And shockingly enough (I joke), these bad habits are what will lead you into a hole. So, what are the bad habits? The first one, and likely the biggest, is overspending. If you haven’t had the proper training or education on your finances, it’s easy to overspend.

Honestly, it doesn’t even always have to be on silly materialistic items. Someone who is 18 or 19 and on their own for the first time just may not understand how expensive life can be. Maybe they haven’t paid for utilities, or insurance, or planned for taxes.

I can’t stress the importance of financial literacy for youth enough. Showing students how to create a simple budget could give them the lifelong skills to understand spending. And a class that shows the “hidden expenses” as an adult can keep them from creating the bad financial habits that can hinder them their entire life.

Someone with lesser financial knowledge sees a friend or co-worker succeeding and they don’t understand how this can also lead to bad decisions. People can often get into risky investments they don’t understand or even begin to gamble to keep up with others they know.

Just like smoking is a bad habit and can lead to a million bad things, financial bad habits can have the exact same effect.

Give Young People the Power:

Why am I stressing the importance of financial literacy for youth today? Not only are you giving them the knowledge to survive and thrive in life, but you are also giving them the power to succeed. It sounds a bit cliché to say knowledge is power, but it really is.

When I was 19 years old, I didn’t know what a 401(K) plan was, or how to open a 529 college savings account. I barely understood what a trading account was, and I only did because of a college course I took.

We must give these college graduates the knowledge of planning for their life. Kids need to understand the different options they have available to grow their money and plan for retirement.

A good friend of mine didn’t go to college and started working at a factory right out of school. He did okay, but about five years later he got promoted to a great job. He was telling me about the raise he got and all the extra benefits.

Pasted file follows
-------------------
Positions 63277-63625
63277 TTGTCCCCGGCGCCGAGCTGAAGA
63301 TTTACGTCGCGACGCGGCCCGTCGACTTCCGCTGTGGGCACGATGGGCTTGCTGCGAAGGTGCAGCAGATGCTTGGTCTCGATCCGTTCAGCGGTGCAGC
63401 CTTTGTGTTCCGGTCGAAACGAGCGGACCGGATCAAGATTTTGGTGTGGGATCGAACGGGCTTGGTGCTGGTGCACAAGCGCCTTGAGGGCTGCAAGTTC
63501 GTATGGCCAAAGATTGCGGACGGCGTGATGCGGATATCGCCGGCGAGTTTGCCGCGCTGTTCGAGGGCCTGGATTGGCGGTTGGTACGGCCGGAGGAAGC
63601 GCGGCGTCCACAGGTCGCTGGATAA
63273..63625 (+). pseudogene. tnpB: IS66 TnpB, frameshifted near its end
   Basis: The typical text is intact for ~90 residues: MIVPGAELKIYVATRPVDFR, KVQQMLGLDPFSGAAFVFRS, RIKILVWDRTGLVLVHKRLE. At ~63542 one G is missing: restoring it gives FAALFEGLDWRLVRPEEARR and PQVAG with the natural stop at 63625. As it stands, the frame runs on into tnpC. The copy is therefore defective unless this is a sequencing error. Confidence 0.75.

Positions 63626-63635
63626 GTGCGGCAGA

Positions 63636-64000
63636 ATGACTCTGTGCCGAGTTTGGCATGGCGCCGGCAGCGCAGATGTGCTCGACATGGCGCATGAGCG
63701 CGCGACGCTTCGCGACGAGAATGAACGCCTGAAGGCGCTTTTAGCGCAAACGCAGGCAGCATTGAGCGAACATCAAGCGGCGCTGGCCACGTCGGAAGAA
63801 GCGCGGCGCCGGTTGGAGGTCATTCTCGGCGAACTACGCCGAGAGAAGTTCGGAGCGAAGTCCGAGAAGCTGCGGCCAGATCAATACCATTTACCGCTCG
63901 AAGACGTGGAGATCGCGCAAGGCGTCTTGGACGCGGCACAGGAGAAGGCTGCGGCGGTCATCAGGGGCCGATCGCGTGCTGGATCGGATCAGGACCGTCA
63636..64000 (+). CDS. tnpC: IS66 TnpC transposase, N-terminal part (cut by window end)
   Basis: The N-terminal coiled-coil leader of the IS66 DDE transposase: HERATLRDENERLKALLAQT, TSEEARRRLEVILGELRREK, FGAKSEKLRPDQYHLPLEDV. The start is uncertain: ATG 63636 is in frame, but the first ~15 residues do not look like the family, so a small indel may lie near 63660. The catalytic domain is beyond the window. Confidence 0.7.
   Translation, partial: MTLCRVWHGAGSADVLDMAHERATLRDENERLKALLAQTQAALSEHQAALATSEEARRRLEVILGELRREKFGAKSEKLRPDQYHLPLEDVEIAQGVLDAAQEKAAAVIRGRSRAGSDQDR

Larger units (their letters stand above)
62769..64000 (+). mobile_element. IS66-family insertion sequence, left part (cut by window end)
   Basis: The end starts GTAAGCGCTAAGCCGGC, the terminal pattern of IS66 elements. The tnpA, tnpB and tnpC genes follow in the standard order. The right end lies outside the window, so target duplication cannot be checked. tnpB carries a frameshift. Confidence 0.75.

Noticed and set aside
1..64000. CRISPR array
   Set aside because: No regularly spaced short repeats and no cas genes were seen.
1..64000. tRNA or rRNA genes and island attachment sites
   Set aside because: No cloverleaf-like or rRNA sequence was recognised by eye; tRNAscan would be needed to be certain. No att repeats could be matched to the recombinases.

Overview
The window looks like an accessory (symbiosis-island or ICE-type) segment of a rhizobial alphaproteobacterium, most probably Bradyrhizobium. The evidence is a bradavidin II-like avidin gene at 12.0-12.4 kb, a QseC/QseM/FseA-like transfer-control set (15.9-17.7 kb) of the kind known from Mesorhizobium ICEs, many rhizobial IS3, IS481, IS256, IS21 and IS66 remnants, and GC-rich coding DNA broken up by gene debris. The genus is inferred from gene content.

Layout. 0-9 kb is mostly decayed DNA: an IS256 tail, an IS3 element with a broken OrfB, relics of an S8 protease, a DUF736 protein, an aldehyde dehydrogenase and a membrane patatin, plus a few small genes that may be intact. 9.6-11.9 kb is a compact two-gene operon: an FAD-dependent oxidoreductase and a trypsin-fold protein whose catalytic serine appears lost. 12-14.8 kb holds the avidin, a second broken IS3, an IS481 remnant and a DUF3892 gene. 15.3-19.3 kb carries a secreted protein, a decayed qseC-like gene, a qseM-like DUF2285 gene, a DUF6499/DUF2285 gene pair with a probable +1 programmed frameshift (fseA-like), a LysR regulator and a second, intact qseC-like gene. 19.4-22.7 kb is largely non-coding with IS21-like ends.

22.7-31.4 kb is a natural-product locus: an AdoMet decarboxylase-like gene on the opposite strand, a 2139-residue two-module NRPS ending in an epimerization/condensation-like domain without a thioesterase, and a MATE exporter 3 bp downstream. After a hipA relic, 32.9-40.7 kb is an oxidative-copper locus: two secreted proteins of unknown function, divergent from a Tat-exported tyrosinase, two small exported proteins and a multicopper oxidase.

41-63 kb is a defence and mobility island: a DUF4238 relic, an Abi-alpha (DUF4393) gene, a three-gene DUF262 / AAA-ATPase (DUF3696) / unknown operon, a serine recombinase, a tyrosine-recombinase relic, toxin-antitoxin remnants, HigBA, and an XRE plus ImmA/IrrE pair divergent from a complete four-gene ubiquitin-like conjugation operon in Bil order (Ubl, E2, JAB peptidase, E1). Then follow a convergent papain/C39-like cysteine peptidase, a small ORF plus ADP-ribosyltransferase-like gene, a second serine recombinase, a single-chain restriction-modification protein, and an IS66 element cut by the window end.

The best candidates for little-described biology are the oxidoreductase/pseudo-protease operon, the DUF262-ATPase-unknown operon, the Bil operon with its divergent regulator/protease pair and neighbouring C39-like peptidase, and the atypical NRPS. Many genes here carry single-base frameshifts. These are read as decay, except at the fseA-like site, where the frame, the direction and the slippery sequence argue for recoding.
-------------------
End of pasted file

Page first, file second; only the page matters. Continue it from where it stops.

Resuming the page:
I then asked what his retirement program looked like. He said they would match up to six percent, but he wasn’t doing it because he wanted extra pay. My first thought was to slap him for being so silly, but he had no idea what that even meant. He just thought he was losing six percent of his pay.

Once I explained where the money went, what the company match was, and that he wouldn’t just lose that money if he changed jobs, he quickly realized how silly he was being. It was a legitimate five-minute conversation that could allow him to retire at age 60 vs. having to work forever because he didn’t save any money.

Being Better Prepared:

Not only does giving financial knowledge to young folks give them power, but it will also help them be better prepared to handle the good things in life and also to be better equipped to handle the negative.

If you are unprepared and uneducated in your finances and a lot of difficult decisions that all require a substantial amount of money pop up, it is easy to panic and makes bad choices. If you better understand your financial situation and how to overcome difficult scenarios, you will have the ability to remain calm and make better decisions.

Teaching financial literacy at a young age can help keep us from being in debt our entire lives. It empowers you to understand your debt to income, as well as invest to create further wealth.

Often times when there is a problem, we don’t dive deep enough to truly solve it. By pushing the importance of financial literacy for youth all across the country, we can create a world where many are more financially stable.